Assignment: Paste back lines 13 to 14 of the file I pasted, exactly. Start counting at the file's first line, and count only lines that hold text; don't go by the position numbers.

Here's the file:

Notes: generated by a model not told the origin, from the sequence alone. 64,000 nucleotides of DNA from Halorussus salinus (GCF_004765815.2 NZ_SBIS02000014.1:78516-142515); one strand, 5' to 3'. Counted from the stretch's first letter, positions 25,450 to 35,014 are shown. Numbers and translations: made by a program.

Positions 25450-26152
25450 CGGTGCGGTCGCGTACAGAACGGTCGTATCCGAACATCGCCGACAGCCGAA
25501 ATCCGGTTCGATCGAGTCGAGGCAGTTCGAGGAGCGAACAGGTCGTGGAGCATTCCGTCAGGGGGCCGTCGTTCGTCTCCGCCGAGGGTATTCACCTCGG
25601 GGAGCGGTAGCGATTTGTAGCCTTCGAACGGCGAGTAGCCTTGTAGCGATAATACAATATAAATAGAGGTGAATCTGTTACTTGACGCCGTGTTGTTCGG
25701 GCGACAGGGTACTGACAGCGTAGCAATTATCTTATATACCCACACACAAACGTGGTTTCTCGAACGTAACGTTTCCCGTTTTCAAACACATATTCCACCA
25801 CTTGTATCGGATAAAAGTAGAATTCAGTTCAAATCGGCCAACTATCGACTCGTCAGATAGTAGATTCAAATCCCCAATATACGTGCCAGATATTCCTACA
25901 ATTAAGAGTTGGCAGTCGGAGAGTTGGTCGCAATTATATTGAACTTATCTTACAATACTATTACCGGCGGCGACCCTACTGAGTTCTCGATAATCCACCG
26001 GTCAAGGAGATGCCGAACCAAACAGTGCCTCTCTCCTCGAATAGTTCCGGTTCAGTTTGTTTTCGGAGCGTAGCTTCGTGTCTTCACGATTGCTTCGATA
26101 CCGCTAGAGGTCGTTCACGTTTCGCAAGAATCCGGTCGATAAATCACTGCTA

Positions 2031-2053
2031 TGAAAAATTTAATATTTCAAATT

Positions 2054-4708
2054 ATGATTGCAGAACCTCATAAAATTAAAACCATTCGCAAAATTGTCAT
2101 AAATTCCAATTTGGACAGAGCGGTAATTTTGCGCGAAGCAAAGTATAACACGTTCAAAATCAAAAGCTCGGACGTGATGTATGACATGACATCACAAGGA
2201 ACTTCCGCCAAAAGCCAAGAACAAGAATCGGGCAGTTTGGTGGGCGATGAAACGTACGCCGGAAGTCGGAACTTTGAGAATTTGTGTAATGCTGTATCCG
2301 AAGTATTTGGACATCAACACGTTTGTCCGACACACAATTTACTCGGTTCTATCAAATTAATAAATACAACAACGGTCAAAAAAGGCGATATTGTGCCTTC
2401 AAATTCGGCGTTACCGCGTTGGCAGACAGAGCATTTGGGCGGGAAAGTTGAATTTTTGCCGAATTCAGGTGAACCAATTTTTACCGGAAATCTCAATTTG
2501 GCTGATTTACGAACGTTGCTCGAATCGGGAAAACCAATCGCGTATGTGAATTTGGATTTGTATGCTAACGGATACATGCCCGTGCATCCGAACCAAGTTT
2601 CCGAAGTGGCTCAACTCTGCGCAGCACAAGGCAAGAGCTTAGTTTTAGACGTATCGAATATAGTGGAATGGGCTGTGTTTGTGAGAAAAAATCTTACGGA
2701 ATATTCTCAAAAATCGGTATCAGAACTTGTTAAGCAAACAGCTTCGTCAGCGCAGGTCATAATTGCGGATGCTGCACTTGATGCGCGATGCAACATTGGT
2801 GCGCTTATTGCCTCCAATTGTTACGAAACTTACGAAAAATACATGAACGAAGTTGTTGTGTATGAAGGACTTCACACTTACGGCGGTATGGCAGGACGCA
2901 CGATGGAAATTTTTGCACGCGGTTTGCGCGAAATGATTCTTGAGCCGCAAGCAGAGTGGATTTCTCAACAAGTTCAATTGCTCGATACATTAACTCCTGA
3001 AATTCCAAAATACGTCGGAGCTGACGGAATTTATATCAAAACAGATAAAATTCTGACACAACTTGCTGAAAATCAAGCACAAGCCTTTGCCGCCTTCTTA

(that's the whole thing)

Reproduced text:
Positions 2054-4708
2054 ATGATTGCAGAACCTCATAAAATTAAAACCATTCGCAAAATTGTCAT